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  • The deadly confrontation followed a series of protests in impoverished southern states where the radical CNTE teachers union rejects neoliberal education reforms.

    The deadly confrontation followed a series of protests in impoverished southern states where the radical CNTE teachers union rejects neoliberal education reforms. | Photo: EFE

The 15,000-person town of Nochixtlan is still shaken by the brutal police repression on Sunday that left at up to 12 dead.

As Mexican authorities investigate whether police used excessive force or opened fire first, witnesses were clear that the police were in the wrong against striking teachers and their allies during Sunday's clashes that left 12 dead and more than 100 people injured in the small, Oaxaca state town of Nochixtlan.

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The deadly confrontation followed a series of protests in impoverished southern states where the radical CNTE teachers union rejects neoliberal education reforms that have caused massive layoffs, especially in southern rural states.

Some 800 police officers arrived to remove the blockade in Nochixtlan on Sunday. The church bells rang as police threw tear gas, dropping some from helicopters.

Hundreds of residents, including Oscar Luna and his slim 18-year-old brother, Javier, showed up with sticks and stones to confront the officers, who were outnumbered.

"The police felt defeated and began to fire with rifles, guns and enough ammunition," Javier Luna told AFP, with tears in his eyes in the room where his brother's coffin rested on Tuesday. Other witnesses claim that police fired first and Mexican authorities say the allegations are under investigation.

The autopsy showed that a bullet pierced Oscar's liver. Six other victims also had bullet wounds, while another fatality died from mishandling an explosive. The latest death toll, according to teleSUR correspondent Aissa Garcia, is as high as 12.

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"The people don't have weapons,” said Blanca Estela Aguilar, his mother. “The people never expected this. It was a betrayal by our authorities," she said.

Two days after the clashes, the town's entrance was blocked by barricades and the burnt remains of trailer trucks. The charred carcasses of chickens from a truck were strewn about the road.

Dozens of townspeople guarded the entrance, masking their faces with scarves while holding sticks and machetes as they restricted access.

On the main bridge, someone painted the words: "Oaxaca army out. Murderers of the people."

For the past week, few vehicles have been allowed through the town, whose road is key because it lies between the tourist city of Oaxaca and Mexico City.

The inability of supply and fuel trucks to cross the town, and the financial losses to businesses, drove the authorities to finally intervene on Sunday.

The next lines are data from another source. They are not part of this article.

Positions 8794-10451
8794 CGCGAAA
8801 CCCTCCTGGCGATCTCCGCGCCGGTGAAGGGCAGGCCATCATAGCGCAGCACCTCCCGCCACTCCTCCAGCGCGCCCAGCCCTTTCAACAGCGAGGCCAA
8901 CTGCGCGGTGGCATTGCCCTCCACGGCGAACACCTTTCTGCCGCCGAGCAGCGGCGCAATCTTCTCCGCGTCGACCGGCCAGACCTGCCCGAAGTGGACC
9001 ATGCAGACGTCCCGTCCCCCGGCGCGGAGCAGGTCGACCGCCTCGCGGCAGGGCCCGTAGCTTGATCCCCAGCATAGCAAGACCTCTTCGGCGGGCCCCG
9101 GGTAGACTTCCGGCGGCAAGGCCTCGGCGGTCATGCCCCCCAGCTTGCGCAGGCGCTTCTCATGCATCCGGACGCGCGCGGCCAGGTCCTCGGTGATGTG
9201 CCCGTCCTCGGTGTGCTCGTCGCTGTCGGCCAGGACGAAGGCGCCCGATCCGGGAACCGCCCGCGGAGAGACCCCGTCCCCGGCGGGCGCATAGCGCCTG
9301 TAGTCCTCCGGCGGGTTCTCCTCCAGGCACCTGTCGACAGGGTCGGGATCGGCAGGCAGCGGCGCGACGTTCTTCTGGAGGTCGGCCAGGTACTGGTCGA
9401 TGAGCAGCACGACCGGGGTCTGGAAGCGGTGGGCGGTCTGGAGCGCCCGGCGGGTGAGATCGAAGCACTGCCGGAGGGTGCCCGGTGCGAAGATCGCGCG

Authorities allege police arrived unarmed to remove the barricade but that armed officers were sent after they were "ambushed" by "radicals" with guns.

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A federal official, who spoke on condition of anonymity, told AFP that authorities will also investigate whether tear gas was tossed from a police helicopter, but the source noted that the chopper was hit by bullets.

But at least five Nochixtlan residents told AFP that police opened fire first after running out of tear gas.

Javier Luna said townspeople wanted to detain three federal officers who opened fire and triggered the clash when they were surrounded.

Another witness, who requested anonymity over security concerns, said an unknown person fired buckshot from a shotgun at the police.

"We tried to grab rocks to prevent a massacre. But this was a massacre. Many innocent people died," Sergio Lopez, a 45-year-old architect, said as he removed burnt trash in front of his house and pointed to a tear gas canister.

The incident has joined a long list of allegations of police brutality in Mexico, which is still shaken by the 2014 disappearance of 43 students who were abducted by police allied with a drug cartel in Guerrero state.

Nochixtlan's residents vow to maintain their barricade. Those controlling the entrance allowed foreign journalists into town, shouting to them: "Tell the truth about what happened!"

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On Monday, Mexican Interior Minister Osorio Chong finally agreed to meet with representatives of the CNTE teachers union. The CNTE had requested formal dialogue with the government for months, but were met with steadfast resistance from officials who demanded teachers return to classes before talks commenced.

Two local ministers—the secretary of labor and minister of Indigenous affairs—have also presented their resignation to Oaxaca Governor Gabino Cue, citing the violent repression and need for dialogue.

Secretary of Labor Daniel Gutierrez decried the "authoritarian actions that repress and kill Oaxacan people who defend their rights and the government’s negligence to any possibility of dialogue.”

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